This was a question I considered long and hard before putting pen to paper. In January 2012 – somewhere between Mexico City and Oaxaca – I first started thinking seriously about turning my experiences into a story to share.
Writing a book had always been on my mind, but in one of those fleeting ‘wouldn’t that be nice’ kind of ways. It was never something to plan or focus on because the most important thing on my travels was enjoying what lay ahead.
However, when I started rolling back the layers of what it would be like to tell a story of the bike ride, I opened the door to many questions I imagine would-be first-time non-fiction authors come across.
First of all, I was found asking what would make my story interesting or different than any other similar tales of journey or adventure? I knew people had cycled from Alaska to Argentina before – quite a few in fact. Some had done it in big groups; others, alone like me (for the majority). People were doing it as part of round-the-world trips, such as Salva who I met in Baja California. He’d been on the road for 6 years when our paths crossed and had traversed much of Africa, Europe and Asia along the way. Others had even completed it through adversity, such as Cristi and Tauru from the US, who rode a tandem 26,000km even though they were legally blind.
If I were to tell my story, would it need to have a unique angle and message? Would that even matter or did people just want to hear about what I saw, whom I met, and how I was feeling? I’m sure plenty of other travel books (and there are a lot) would have recounted similar experiences in a more successful and entertaining manner. So what could I possibly add to the growing pile?
Behind these thoughts existed a bigger question again – figuring out the reason to write in the first place. Would I do it to make money (there’s a pittance to be made in this genre unless you’re well-established or have done something truly unique like carry a refrigerator on your back while climbing Mt Everest)? Would it be for myself, to keep for the future with all my memories in one place? Or would it be for others?
In truth, it’s a mixture of the last two. I’ve always grasped things better once I talk them out with others (everything from politics to football tactics), so writing about the trip might help me work through 15 months of those memories and gain a better insight and appreciation of the people and places I encountered. I could distill daily events, chance meetings and time on my own in foreign, yet not so foreign places into something greater, giving them meaning. It would also be an A to Z project that I could put all my energy, heart and soul into – a chance to be creative and at the end hopefully validated for the attempt.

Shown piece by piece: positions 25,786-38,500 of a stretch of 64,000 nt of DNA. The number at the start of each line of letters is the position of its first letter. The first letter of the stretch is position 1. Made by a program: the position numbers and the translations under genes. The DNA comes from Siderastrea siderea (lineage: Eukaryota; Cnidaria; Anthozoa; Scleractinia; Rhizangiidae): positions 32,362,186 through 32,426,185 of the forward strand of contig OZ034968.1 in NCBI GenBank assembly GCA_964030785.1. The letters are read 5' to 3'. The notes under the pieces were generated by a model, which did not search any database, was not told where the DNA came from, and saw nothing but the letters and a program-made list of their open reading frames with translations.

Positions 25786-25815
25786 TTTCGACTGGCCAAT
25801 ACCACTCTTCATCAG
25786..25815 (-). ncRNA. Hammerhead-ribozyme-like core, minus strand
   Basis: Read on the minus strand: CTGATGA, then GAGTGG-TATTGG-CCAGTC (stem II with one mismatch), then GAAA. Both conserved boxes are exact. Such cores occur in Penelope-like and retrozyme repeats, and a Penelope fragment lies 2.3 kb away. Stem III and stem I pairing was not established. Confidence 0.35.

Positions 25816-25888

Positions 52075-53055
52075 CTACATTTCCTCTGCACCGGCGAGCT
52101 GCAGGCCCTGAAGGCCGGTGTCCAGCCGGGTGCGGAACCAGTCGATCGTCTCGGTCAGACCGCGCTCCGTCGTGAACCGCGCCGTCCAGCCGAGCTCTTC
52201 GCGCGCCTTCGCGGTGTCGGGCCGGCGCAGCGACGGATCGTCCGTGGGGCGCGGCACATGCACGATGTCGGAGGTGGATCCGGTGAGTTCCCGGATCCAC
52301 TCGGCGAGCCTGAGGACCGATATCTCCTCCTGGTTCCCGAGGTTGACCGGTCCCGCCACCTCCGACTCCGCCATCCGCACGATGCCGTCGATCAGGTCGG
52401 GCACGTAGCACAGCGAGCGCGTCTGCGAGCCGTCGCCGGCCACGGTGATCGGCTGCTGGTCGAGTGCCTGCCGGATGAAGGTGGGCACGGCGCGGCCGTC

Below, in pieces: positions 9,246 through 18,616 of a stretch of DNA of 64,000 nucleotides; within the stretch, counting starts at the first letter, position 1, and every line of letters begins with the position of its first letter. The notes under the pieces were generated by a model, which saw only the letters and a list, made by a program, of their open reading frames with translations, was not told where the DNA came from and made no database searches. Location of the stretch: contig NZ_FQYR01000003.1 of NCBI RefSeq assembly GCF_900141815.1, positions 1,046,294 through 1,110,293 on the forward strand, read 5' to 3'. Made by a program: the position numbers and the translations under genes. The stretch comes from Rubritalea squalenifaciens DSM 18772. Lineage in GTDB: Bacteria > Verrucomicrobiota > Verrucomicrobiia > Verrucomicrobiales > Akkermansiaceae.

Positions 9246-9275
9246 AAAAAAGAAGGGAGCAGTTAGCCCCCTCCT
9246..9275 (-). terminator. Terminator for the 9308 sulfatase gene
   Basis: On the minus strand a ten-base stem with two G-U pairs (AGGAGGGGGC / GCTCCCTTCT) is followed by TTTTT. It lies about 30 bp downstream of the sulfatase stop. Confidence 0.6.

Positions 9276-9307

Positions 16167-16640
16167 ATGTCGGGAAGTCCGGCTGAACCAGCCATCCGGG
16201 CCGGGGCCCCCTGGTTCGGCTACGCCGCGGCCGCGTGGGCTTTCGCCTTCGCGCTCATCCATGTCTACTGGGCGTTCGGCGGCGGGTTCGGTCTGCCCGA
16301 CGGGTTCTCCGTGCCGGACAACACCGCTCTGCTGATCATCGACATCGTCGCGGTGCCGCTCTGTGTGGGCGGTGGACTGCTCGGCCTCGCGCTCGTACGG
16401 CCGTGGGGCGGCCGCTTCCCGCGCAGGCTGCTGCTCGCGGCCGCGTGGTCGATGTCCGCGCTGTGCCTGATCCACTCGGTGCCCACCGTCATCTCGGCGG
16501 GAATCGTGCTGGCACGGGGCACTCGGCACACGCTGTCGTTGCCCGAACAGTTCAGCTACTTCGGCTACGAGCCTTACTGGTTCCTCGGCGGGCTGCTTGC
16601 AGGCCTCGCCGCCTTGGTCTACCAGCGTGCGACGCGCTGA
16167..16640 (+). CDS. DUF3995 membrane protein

I also want it to be for others. For family, friends, followers of the 350South journey and those who I have never met. The latter group may in fact be the most important. It could be someone who, in not too distant future, picks up a copy and decides to go out and see some of the world. It could be Outer Mongolia or that trail walk in the local woods they’ve heard so much about. It might be the inspiration, the drive, the get up and go – whatever you want to call it – to see the world and advance a better understanding of it – socially, environmentally, or both.
This might seem a little highfalutin, but I say it because it happened to me. When I put down that copy of Göran Kropp’s Ultimate High: My Everest Odyssey, something had stirred. And within 10 minutes I knew that cycling the length of the Americas was it.
Of course, for some it will be just a good story. I hope it will at least. In that, it’s worth trying to tell in a way that represents the truth within my experiences from the saddle which resonates with others. After all, I was just someone pedalling a bicycle for a very long time with a wish to see towns, mountains, countries, places with interesting names and peoples I had heard lots about, and plenty more that I didn’t.
So the actual answer to the question why write a book? is a multi-faceted one, but altogether simple in its aims. Asking what I could add the growing pile of travel books (whether it’s a lot or little at all) is itself answered with the thought that someone, somewhere, may take something positive and affirming from it.
And in the coming weeks and months, I’ll try to elaborate on everything else that comes after the decision is made to begin Chapter 1.